The third division distinguishes the “revolutionary” currents for which the break with capitalism necessarily involves a revolution, from the “reformist” currents which aspire to transform social and political institutions by peaceful means. This division shaped in the 19th century and took on considerable importance with the Russian Revolution of 1917 and the creation of the Communist International (Third International) in 1919.
Socialism or Communism?
What is communism and how does it differ from socialism? Before the creation of the Third International in 1919, there was no clear distinction between socialism and communism. On a conceptual level, Karl Marx and Friedrich Engels explain communism is the ultimate stage of socialism describing an ideal society, emancipated from capitalism and any kind of alienation. In fact, Karl Marx and Friedrich Engels rarely use the term “communism” in their writings, especially after the League of Communists – which they joined in 1847 and for which they wrote the political program: The Manifesto of the Communist Party(pdf) (1848/1969) – was dissolved in 1852. Moreover, Karl Marx and Friedrich Engels – as well as their direct successors commonly called “Marxists” – did not define themselves as Communists. Karl Marx qualified his ideology of “scientific socialism”: socialism based on a scientific analysis of human societies. Therefore, it is difficult to speak of communism before 1919.
The Bolshevik Revolution and Its Consequences
After the Russian Revolution in 1917 led by Vladimir Ilyich Ulyanov (known as Lenin), he achieves a paradigmatic shift. Indeed, Lenin develops the concept of the dictatorship of the proletariat (see section 5.1.1 Concepts of Socialism) theorized by Karl Marx, proposing a proletarian state to establish a communist society. Lenin suggests that this state can be called communist “as the means of production becomes common property, the word ‘communism’ is also applicable here” (Lenin, 1918/1999), adding that it is certainly not an “integral communism”. Thus, in the Lenin’s view, a political regime can be qualified as “communist” even if it is imperfect. Moreover, Lenin wrote in his pamphlet What Is to Be Done?(pdf) (1902/1961) that the proletarian revolution must be organized on a vanguard, a party of professional revolutionaries, that pursues the objective of taking power. Communism is no longer a regime or a state; it is a party. Serving to justify the Russian Revolution of 1917 and the creation of the Soviets, Lenin’s interpretation was highly criticized, including from Rosa Luxembourg, Karl Kautsky and other Karl Marx’s heirs called “orthodox Marxists.” According to them, the revolution must emanate only from the social movement, and communism is the final and perfect stage of socialism. Nonetheless, Lenin had succeeded in imposing the idea that the Bolshevik Revolution was the beginning of a world proletarian revolution. According to him, the Bolshevik Revolution was the concrete perspective of communism. Other revolutions, such as in China (1949), Cuba (1961), Vietnam (1954) and Yugoslavia (1945), led to the creation of peculiar communist states. Despite their differences, all were inspired by this Marxism-Leninism theory monopolized by a single party centered on a vanguard, the internationalism of the workers’ movement, the dictatorship of the proletariat and collectivization of the production means.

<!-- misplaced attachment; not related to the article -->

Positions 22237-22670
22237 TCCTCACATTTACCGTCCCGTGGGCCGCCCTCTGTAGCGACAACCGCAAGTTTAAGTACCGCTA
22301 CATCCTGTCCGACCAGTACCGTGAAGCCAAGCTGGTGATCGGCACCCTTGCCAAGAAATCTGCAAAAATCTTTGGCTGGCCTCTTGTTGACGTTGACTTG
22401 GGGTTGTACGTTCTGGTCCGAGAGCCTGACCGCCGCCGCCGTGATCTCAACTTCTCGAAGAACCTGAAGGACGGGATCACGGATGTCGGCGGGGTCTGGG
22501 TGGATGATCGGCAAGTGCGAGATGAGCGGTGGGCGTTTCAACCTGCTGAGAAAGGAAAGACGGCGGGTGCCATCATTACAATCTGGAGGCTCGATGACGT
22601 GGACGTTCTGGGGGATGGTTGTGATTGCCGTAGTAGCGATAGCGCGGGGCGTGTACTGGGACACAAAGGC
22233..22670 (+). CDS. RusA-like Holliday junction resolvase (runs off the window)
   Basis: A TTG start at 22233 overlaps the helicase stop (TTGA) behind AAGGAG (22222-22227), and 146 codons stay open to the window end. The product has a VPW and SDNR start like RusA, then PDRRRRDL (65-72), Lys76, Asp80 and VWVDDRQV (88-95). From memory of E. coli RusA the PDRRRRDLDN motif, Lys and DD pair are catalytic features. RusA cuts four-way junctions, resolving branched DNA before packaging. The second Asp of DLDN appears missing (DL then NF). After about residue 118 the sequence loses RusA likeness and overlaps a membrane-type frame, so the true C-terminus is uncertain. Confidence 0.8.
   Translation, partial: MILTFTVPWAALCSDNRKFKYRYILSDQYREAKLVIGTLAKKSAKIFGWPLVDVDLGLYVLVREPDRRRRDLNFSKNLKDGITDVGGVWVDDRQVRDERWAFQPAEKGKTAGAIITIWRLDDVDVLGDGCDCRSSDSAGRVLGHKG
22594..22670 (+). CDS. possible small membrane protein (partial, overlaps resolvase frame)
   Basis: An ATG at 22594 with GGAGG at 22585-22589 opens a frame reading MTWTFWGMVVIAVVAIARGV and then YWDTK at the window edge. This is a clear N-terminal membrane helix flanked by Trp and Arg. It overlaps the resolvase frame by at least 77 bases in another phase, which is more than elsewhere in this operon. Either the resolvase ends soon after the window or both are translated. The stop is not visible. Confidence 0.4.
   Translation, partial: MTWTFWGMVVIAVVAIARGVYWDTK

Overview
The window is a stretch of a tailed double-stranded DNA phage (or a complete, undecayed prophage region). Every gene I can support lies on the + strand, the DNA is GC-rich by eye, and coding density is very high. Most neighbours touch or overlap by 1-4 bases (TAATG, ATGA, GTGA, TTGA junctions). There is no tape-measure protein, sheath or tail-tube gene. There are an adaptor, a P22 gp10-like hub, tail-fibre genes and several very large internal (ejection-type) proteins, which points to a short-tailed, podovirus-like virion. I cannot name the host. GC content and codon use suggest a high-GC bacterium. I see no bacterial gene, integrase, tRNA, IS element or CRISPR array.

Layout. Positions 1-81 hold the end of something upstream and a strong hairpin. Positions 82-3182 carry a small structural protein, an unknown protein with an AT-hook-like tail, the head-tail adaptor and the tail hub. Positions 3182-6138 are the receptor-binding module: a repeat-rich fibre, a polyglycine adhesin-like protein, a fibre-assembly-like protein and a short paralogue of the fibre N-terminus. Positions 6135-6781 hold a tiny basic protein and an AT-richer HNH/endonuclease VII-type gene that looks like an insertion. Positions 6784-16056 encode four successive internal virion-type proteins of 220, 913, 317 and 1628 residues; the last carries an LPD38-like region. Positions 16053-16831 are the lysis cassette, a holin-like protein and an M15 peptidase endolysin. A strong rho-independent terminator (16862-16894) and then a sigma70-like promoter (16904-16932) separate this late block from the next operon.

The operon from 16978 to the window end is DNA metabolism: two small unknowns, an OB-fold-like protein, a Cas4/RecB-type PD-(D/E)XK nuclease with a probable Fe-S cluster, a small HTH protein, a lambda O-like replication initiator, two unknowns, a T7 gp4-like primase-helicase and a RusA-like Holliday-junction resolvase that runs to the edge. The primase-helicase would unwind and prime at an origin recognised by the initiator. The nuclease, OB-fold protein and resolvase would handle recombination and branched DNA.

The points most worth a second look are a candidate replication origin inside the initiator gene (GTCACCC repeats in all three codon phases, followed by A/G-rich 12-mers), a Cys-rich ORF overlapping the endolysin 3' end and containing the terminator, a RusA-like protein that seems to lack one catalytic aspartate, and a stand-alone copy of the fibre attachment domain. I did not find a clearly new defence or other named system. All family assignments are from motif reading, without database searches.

After the Soviet Union collapsed in 1991, only five states remained officially communist: Cuba, China, Laos, Vietnam, and North Korea, and several states such as Bangladesh, Moldova, Nepal, Nicaragua, Guyana, or Tanzania are or were led by a communist party. Most of these communist countries – except North Korea – adopted a capitalism-oriented model: China in 1978 with the “socialist market economy”, Laos in 1979, and Vietnam in 1986. Cuba implemented capitalistic reforms only in 2018, but its domestic market remains closed. The shrinking of the communist area of influence and the adoption of capitalism by communist countries ensured the decline of communist parties in Western countries. Like Podemos in Spain or Die Linke in Germany, most of these parties have changed their name and political stances, withdrawing any reference to communism or to Marxism to fulfill to a renewed radical leftism.